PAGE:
The last time Ryan Pulock recalls playing goalie, it was in street hockey in Grandview, Man., the rural community where he grew up west of Dauphin, not far from the Saskatchewan border.
We’re guessing the streets were paved and everything.
Plenty of goalies have won Conn Smythe trophies by leading their teams to Stanley Cups. But the best save of this post-season was made by Pulock, the underrated 26-year-old defenceman for the New York Islanders.
With his team frantically clutching a 3-2 lead and the chance to even its Stanley Cup semifinal series against the defending champion Tampa Bay Lightning, Pulock sprawled like Chico Resch across the otherwise vacant New York goalmouth to rob Ryan McDonagh a second before the game ended.
After the puck came to him unchecked in the slot, McDonagh made a spin-o-rama move that beat Islanders goalie Semyon Varlamov but couldn’t beat Pulock, who blocked the Lightning defenceman’s backhand and shepherded the bouncing puck to the side of the net.
“I played a little goalie in maybe street hockey but that's about it,” Pulock, 26, told reporters after the biggest save of his career. “I just tried to make myself big. I saw it coming in and I got a glove on it. It did kind of rattle there and I just tried to take away all the net as much as I could and just push it to the side and not let it get through me.
“You hear the sound of the clock go and all the boys jump on you, it's a good feeling.”
Saved by the bell. It preserved a victory and allowed the Islanders to tie the series 2-2 after New York, which was outstanding during a three-goal second period, wobbled early in the third when Brayden Point and Tyler Johnson scored goals three minutes apart to cleave a 3-0 deficit to a single goal.
“I was actually watching on the Jumbotron and I saw (McDonagh) kind of do the spin-o-rama and saw the net was wide open, and your heart sinks there for a second,” Islanders’ wrecking-ball winger Matt Martin said after scoring what turned out to be the winning goal. “A helluva play by Pools to kind of save the day there. That's the kind of desperation that all our D play with, I think all our players play with in general. A huge play.”
New York forward Josh Bailey, who scored during the second-period surge but also made a weak fly-by check on Johnson before his goal, said of Pulock: “That's a special play. I think it was just a great play by him -- a game-saving play, obviously. Huge.”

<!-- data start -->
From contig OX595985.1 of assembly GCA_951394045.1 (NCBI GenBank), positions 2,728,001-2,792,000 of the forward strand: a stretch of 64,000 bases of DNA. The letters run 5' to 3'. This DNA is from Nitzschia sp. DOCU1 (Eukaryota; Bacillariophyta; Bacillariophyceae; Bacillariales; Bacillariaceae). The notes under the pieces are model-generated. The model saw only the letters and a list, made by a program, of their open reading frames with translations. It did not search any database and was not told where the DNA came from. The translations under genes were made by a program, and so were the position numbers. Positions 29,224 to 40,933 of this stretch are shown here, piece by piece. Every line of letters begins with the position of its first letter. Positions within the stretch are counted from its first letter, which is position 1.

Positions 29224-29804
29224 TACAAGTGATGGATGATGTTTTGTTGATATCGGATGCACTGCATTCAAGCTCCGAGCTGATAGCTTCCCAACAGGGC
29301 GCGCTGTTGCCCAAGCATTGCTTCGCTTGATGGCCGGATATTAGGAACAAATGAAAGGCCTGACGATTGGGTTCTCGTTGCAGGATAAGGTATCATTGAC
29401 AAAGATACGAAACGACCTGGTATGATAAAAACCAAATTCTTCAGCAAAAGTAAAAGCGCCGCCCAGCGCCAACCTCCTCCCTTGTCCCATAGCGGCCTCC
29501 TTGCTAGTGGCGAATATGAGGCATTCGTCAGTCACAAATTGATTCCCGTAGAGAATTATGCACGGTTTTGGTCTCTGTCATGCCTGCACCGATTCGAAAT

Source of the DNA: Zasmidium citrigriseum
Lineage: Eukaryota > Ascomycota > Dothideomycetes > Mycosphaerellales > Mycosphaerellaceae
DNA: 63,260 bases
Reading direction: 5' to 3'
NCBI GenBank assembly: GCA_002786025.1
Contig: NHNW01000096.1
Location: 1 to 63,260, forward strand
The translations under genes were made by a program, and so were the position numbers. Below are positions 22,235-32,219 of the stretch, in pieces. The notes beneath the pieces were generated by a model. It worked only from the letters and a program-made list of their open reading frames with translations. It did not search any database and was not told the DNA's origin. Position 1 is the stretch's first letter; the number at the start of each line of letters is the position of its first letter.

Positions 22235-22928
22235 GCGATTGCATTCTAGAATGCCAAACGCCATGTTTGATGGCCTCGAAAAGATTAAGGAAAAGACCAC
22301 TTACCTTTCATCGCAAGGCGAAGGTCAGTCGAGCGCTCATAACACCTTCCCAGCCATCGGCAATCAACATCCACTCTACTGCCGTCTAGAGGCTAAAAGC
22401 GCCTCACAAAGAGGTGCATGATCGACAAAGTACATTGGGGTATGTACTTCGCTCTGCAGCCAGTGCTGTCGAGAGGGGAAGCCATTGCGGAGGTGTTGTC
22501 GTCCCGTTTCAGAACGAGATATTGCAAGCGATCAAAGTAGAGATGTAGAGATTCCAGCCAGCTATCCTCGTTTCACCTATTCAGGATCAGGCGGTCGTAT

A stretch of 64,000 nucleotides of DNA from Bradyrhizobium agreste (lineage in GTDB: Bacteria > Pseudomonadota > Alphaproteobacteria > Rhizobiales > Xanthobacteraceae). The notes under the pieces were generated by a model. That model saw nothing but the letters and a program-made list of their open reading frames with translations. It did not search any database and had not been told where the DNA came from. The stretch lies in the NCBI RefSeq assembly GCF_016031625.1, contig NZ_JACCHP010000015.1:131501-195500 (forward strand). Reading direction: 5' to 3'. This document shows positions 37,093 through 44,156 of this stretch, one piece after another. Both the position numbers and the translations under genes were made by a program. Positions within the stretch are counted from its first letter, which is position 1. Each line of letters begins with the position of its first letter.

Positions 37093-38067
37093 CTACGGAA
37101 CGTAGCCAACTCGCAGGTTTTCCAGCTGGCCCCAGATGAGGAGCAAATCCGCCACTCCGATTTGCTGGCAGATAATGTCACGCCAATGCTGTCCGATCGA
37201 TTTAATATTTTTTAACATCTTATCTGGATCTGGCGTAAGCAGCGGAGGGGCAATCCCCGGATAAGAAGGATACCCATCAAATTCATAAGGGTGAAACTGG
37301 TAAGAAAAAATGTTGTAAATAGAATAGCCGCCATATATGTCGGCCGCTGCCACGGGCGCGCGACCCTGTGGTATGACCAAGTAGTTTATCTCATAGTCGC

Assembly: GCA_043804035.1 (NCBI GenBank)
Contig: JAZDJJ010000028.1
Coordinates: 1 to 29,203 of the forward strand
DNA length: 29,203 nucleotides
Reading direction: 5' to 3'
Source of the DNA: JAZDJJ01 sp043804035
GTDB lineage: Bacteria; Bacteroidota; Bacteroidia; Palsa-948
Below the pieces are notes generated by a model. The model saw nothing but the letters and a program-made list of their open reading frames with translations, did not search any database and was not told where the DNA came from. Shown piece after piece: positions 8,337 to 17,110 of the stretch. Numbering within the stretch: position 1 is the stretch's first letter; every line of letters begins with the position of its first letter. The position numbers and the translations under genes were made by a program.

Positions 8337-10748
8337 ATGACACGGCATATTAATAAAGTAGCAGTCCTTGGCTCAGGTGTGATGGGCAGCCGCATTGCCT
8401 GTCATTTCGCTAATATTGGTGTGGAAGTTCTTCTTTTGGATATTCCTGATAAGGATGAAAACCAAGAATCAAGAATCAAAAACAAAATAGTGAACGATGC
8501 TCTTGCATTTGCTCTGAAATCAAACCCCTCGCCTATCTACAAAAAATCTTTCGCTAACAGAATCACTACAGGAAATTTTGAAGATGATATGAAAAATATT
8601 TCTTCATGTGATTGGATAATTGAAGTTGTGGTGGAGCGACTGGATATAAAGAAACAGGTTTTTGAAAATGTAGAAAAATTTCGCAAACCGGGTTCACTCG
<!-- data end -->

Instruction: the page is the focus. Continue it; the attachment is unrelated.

Yes, it was. You’ll be seeing it on highlight reels for years – or at least until something tops it in Game 5 Monday in Tampa.
But there is also a certain irony that such a dazzling and unusual play shines a spotlight on Pulock, whose understated but excellent two-way game probably doesn’t get the attention it deserves.
Pulock and defence partner Adam Pelech draw most of the hardest matchups for coach Barry Trotz. In this series, that means defending regularly against Point and Nikita Kucherov.
Depite the heavy lifting, Pulock posted positive possession numbers during the regular season that included a shots-for percentage of 51.2 and an expected-goals rate of 56.9.
Pulock also has a bomb of a shot on the Islanders’ power play, and over the last four years has led New York defencemen in scoring with 121 points in 274 games. That he gets only modest attention outside his own market makes Pulock wonderfully symbolic of the Islanders’ team, which has no flashy stars beyond Mathew Barzal but just played its 46th playoff game in the last three seasons.
The Islanders’ 27 playoff wins during that time are second only to the Lightning’s 28, which means New York will at least catch Tampa if it advances to the franchise’s first Stanley Cup Final since 1984.
“The biggest stage is always the playoffs, and if you play well in the playoffs, you're going to get noticed and you're going to get the recognition because those are the hardest games,” Trotz said. “We've been in the playoffs here the last couple years, we've played a lot of games, so I think (Pulock) is starting to get the recognition that he deserves as a good, young player in the league. All the other players that are playing, they're getting the same recognition because this is the big stage. You’re down to the last four teams here.”
Varlamov, who stopped Kucherov from the slot with about five-and-a-half minutes remaining, was outstanding in the first period when his team was outshot 11-4. The Islanders’ second period was one of their best of the playoffs as they dominated the Lightning, generated 17 shots and got goals from Bailey, Barzal and Martin.
But when it looked like the Lightning were already on the plane back to Tampa, Point scored at 3:45 of the third period and Johnson at 6:43, spurring Trotz to use a timeout to calm his team. No one was calm in the final seconds when Pulock made a “block” for the ages.
“It's playoffs and nothing should surprise anybody, really,” Trotz said. “That's the great thing about our game: We can bring you out of your seats right to the last minute.”